Summer time camping: Wild and woolly

Farm Forum

Camping, camping, camping! It must be the thing to do in the summer time. I think it’s become America’s number one recreational activity. The highways and byways are crowded with campers heading out of town for the thrill of living wild and free in the wide open spaces.

Our own kids and grandkids have joined in the camping fervor and enjoy this activity so much so that if we want to plan a Green family activity, well, we have to plan it around everyone’s summer camping schedule.

Gramps and I, on the other hand, haven’t caught the present day camping fever and probably never will. Gramps says he has camped out enough in the wide open spaces to last him a lifetime. For, he farmed in that time period when tractors lacked cabs and the only AC was the South Dakota breezes. He further relates that he’s been bitten by every known bug in existence. ‘Nuff said.

But for me, summer time camping held a certain kind of allurement during my childhood days. It proved to be wild and woolly and darn right fun. And the story goes like this.

The perfect camp ground

My childhood farm home was blessed with many unique places for kids to investigate and explore. One such place was the sheep pasture located right beside our house yard. Dad liked to keep a close eye on his ewes in the summer time and so this pasture residing right beside our farm home was the perfect spot.

Besides the perfect location, the sheep pasture also included other perfect elements like big old trees for kids to climb into, over, under, and through. As far as we kids were concerned, it was the perfect place to go camping especially when the cousins came for a visit. And that’s exactly what we did every summer.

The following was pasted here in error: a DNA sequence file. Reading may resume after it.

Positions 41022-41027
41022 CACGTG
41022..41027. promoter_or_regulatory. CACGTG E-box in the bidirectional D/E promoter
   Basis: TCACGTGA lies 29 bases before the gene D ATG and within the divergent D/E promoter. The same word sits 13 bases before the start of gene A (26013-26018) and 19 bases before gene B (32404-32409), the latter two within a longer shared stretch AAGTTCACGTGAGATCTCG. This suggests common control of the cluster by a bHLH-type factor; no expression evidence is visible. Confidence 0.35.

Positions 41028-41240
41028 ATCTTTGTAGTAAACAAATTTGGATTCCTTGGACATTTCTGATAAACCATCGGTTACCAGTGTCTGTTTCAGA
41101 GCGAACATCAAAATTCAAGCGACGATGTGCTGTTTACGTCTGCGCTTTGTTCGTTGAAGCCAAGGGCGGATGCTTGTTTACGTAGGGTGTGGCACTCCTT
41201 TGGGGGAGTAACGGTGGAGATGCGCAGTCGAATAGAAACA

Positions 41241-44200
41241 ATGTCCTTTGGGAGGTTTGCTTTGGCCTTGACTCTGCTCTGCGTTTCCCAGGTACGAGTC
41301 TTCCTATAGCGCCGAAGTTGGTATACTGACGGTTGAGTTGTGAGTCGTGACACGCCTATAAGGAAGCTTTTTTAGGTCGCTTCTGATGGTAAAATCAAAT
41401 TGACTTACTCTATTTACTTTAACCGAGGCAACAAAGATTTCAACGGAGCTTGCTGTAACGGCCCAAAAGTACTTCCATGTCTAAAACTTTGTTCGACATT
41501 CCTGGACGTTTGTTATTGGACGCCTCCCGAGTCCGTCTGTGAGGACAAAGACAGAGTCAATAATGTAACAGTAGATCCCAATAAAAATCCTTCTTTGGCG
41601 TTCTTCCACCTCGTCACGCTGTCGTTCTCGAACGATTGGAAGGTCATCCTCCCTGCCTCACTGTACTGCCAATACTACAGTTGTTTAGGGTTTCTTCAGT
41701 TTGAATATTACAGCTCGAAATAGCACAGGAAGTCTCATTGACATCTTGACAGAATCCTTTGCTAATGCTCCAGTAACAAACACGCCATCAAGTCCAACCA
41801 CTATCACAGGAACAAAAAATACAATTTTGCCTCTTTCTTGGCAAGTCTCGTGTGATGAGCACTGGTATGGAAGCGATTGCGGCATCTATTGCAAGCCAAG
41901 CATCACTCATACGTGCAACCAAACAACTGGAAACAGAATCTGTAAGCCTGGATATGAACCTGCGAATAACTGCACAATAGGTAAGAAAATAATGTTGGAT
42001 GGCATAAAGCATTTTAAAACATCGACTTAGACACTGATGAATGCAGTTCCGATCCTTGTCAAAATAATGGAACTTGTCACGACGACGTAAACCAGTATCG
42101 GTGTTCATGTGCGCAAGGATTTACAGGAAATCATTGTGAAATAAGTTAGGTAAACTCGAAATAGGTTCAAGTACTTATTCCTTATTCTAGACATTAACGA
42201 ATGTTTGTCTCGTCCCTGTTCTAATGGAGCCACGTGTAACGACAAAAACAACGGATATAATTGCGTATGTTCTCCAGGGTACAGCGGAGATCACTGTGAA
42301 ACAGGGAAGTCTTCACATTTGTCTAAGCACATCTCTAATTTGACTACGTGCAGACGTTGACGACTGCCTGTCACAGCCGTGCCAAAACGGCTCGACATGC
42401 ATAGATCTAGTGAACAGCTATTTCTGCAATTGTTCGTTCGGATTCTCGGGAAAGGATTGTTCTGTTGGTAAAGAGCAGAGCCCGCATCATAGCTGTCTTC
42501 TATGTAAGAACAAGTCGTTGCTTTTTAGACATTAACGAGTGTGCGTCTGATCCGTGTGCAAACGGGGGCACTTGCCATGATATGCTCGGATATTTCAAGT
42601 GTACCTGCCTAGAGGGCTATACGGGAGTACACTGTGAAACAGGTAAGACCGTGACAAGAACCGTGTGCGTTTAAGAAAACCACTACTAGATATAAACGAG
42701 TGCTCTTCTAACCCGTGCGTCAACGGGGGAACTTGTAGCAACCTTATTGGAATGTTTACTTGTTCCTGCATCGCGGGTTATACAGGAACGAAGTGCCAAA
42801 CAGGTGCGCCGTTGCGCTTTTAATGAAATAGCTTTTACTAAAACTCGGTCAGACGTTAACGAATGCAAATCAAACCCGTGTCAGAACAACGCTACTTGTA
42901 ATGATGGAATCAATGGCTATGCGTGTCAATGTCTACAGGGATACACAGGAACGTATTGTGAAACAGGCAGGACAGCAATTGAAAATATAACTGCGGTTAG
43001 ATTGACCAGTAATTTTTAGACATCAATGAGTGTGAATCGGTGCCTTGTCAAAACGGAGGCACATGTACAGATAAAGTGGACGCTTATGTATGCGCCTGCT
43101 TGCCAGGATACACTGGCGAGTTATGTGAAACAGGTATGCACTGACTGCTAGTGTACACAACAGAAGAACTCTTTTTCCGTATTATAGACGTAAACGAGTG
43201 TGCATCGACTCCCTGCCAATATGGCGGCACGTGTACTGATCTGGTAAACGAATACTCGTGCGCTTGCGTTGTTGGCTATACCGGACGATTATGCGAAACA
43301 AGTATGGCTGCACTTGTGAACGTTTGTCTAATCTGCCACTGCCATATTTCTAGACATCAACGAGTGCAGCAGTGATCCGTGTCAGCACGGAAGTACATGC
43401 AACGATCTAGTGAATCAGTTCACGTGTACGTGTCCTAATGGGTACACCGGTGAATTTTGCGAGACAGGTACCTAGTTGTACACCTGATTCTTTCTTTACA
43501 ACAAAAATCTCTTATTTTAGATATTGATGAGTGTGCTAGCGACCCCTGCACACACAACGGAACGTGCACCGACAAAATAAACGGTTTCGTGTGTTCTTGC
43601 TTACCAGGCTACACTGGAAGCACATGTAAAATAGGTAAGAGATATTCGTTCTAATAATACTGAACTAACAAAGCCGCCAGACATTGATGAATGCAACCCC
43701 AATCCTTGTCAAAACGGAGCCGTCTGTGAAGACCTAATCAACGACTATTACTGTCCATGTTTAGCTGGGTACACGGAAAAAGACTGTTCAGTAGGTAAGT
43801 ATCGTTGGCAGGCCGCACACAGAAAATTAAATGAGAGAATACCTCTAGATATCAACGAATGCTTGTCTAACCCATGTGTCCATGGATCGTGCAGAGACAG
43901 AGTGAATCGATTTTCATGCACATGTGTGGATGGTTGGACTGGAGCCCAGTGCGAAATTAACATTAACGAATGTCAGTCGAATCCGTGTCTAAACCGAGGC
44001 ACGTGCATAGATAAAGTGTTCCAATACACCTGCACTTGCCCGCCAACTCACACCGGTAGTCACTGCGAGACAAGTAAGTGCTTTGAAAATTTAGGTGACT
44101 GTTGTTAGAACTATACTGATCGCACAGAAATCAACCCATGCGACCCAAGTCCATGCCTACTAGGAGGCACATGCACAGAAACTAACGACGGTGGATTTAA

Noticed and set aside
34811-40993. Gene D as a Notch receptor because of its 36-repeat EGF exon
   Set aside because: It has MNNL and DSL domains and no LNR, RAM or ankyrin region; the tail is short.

1950s style camping

Our style of camping was a far cry from today’s definition of camping. For instance, our camping trailer was a little red Radio Flyer wagon. It was big enough to haul all our necessary equipment for camping under the shade trees, and yet light enough for young 8 and 9 year old girls to pull with ease even when the wagon was loaded with our little sisters. Babysitting little sisters could be a real drag at times, but if we wanted to go camping; we had to take them along.

As I recall, Cousins Paulie Kay and Carol Jean would help me load up the wagon with the necessary camping items along with a quart jar full of Kool-Aid and some cookies for a mid-afternoon snack. After loading the camper (wagon) we would head for the trees making sure to close and securely lock the house yard gate behind us. Locking the gate was one of the rules we had to follow if we wanted to go camping. For if the yard gate wasn’t secure, the old ewes would wander into the house yard and invade mom’s garden. Woe to the kid who forgot to lock the gate. Uffdah!

Camping supplies

Today’s camper enthusiasts seem to load their campers with everything but the kitchen sink. All we girls took along were our precious pots and pans in order to make our delectable mud pie cakes and cookies. This cookery equipment included several large empty coffee cans, a battered pie tin, and a discarded cookie sheet from the junk pile.